Adding some more detail to that LinkedIn profile of yours? Adding a few more connections suddenly? Whacking up a more up-to-date profile picture? Harmless, right?
The simple act of polishing up your LinkedIn profile can be cause for alarm by your employer.
A raft of companies the world over are now monitoring their staff’s LinkedIn profiles for changes, looking for ‘flight risks’, assigning colours to staffs profiles – red, yellow and green – based on the extremity of the changes and the tenure of the team member.
A company in the United States, hiQ, provides monitoring for HR departments, tracking employees’ LinkedIn profiles and alerting them to any massive changes and by extension, risks of staff departure.
As lucrative a concept as it might be, it looks soon to come to an end with LinkedIn making moves to prevent such data access.
A new type of hacking
LinkedIn’s parent company, Microsoft, is arguing that hiQ’s processes and software are in fact hacking the platform which raises an interesting question. If the information is public and it can be gathered simply by looking at a public page – is it really hacking?
The global software giant is launching legal action to prevent hiQ from accessing the data saying it’s a breach of the US Computer Fraud and Abuse Act, and more importantly a breach of users privacy.
In a statement to the court, Microsoft representation said, “Indeed, if LinkedIn members knew that hiQ was accessing and collecting their data in this manner, many would not update their profiles.“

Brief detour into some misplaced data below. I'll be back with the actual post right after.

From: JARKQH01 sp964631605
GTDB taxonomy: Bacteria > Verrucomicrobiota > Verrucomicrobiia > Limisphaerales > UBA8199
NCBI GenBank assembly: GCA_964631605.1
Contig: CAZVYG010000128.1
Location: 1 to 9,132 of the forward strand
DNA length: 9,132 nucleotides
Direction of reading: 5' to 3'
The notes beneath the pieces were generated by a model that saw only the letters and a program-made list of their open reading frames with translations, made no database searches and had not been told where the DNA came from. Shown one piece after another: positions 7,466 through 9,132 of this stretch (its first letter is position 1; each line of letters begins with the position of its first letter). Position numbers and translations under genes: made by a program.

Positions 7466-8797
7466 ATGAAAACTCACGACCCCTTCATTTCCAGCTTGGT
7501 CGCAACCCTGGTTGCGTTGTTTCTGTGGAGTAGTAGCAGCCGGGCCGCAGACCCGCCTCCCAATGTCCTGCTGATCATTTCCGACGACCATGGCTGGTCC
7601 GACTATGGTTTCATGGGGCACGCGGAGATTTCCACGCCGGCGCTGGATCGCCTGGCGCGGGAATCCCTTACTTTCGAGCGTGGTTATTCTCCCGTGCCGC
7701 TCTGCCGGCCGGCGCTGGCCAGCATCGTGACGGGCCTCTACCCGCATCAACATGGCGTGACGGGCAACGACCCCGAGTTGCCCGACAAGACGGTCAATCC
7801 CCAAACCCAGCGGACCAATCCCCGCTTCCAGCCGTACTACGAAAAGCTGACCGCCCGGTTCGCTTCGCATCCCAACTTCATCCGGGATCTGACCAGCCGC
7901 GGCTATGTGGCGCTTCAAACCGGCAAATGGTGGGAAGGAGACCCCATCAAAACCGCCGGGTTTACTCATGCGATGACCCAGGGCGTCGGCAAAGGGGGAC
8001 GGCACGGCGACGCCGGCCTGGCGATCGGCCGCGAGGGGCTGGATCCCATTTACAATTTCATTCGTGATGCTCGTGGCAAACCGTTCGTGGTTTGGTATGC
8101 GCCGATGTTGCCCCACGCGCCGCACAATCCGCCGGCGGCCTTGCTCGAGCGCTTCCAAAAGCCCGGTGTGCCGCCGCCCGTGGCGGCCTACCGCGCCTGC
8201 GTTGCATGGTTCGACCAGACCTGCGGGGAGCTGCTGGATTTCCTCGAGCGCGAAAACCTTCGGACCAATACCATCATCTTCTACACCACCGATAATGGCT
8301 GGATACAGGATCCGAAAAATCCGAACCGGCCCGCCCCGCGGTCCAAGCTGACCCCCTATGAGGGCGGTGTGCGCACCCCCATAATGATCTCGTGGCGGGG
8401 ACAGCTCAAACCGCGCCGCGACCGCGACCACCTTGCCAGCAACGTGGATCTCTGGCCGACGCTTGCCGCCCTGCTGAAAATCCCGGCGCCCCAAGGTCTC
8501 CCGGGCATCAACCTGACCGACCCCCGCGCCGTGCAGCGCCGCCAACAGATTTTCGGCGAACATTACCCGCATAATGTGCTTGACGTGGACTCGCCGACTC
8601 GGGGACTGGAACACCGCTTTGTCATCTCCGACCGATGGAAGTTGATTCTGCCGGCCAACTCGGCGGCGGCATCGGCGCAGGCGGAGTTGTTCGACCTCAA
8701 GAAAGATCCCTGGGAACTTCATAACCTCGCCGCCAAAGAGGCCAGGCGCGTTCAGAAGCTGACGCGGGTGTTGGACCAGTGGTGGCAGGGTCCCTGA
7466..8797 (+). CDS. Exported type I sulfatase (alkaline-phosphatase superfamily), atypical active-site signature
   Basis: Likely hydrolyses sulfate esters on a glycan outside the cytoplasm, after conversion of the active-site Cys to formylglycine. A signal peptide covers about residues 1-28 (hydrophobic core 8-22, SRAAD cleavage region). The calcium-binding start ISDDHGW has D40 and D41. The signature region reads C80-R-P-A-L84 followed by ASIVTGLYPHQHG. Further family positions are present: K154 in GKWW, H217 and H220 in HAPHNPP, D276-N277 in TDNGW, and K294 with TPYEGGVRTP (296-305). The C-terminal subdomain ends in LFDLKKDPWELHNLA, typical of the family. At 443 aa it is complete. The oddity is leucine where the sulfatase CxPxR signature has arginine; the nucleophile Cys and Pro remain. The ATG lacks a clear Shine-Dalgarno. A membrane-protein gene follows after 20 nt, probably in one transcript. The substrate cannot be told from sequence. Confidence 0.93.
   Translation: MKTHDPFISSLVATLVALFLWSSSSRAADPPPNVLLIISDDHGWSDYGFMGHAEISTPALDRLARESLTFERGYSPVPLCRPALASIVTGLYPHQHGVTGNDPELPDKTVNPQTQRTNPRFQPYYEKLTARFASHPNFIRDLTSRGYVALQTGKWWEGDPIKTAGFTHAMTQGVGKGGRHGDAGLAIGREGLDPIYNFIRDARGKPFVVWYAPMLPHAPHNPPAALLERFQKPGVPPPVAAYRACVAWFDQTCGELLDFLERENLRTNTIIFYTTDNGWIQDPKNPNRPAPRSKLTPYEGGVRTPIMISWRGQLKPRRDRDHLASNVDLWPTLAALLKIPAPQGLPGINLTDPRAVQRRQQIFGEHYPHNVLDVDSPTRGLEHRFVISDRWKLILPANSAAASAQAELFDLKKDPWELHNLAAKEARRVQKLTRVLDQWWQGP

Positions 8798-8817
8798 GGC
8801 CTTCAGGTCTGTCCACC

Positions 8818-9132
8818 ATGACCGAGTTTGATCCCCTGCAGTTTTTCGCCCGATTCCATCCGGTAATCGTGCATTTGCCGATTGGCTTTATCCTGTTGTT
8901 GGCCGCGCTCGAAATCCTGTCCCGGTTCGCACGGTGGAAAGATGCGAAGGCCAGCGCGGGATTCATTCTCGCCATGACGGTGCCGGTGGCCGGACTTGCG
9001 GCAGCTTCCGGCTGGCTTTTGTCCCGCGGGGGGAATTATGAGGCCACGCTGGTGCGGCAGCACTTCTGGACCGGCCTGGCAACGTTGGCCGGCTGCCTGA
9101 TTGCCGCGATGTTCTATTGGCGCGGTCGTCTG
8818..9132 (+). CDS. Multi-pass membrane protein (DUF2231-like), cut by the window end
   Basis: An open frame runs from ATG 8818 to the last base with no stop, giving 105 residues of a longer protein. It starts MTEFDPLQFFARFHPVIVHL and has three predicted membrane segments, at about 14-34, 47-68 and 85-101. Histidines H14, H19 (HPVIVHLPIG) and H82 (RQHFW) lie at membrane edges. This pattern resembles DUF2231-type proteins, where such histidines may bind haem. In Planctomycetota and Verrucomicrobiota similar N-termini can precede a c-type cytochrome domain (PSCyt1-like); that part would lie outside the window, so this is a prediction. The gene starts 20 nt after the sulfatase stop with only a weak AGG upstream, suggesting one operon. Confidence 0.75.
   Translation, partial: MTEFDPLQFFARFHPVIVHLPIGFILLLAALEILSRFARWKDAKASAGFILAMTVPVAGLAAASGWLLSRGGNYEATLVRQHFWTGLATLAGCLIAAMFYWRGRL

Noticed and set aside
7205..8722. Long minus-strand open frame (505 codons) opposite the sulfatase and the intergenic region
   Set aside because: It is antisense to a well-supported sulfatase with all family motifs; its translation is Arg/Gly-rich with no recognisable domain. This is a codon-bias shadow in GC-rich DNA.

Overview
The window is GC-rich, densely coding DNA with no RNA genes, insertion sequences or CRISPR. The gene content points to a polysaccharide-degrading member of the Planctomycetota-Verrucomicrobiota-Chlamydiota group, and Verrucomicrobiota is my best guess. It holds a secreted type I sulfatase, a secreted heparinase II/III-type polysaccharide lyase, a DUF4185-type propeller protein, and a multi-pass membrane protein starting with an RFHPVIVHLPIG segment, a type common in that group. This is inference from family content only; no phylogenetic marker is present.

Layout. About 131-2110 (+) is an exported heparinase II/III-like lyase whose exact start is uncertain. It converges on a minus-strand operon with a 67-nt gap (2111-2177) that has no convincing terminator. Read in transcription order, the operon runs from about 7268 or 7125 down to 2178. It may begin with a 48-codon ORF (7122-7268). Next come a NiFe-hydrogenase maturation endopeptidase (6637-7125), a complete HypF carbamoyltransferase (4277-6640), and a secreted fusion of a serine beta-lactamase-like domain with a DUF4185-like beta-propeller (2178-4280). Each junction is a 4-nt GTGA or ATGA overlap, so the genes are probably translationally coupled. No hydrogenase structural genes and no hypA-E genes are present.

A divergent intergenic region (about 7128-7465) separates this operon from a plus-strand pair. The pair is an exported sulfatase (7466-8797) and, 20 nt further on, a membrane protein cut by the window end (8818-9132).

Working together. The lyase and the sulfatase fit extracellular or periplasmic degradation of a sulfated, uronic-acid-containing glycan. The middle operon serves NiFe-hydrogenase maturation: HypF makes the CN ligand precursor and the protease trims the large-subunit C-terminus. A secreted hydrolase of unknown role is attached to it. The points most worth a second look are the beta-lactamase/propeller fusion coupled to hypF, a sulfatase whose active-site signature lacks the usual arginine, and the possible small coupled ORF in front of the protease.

Traditional is too slow
hiQ’s argument is that traditional staff engagement and monitoring methods are too slow and generally unreliable, particularly when you consider that a lot of staff surveys don’t really tell you the truth anyway.
The fact that most people are already on social media and often broadcasting important parts of their lives quickly invalidates more traditional methods based on time and cost alone.
All about the user numbers
Ultimately, LinkedIn fears that if too many of their users know about such data monitoring and the potential impacts, they’ll be reluctant to update their profiles at all, which would lead to a significant drop off in active users for the platform – a snowball that could be hard to stop.
Whilst the legal action is all about access to public profile information, the real worry here is 500 million users.
So next time you go to upload that new profile picture, have a think about the ramifications, but know that LinkedIn’s got your back.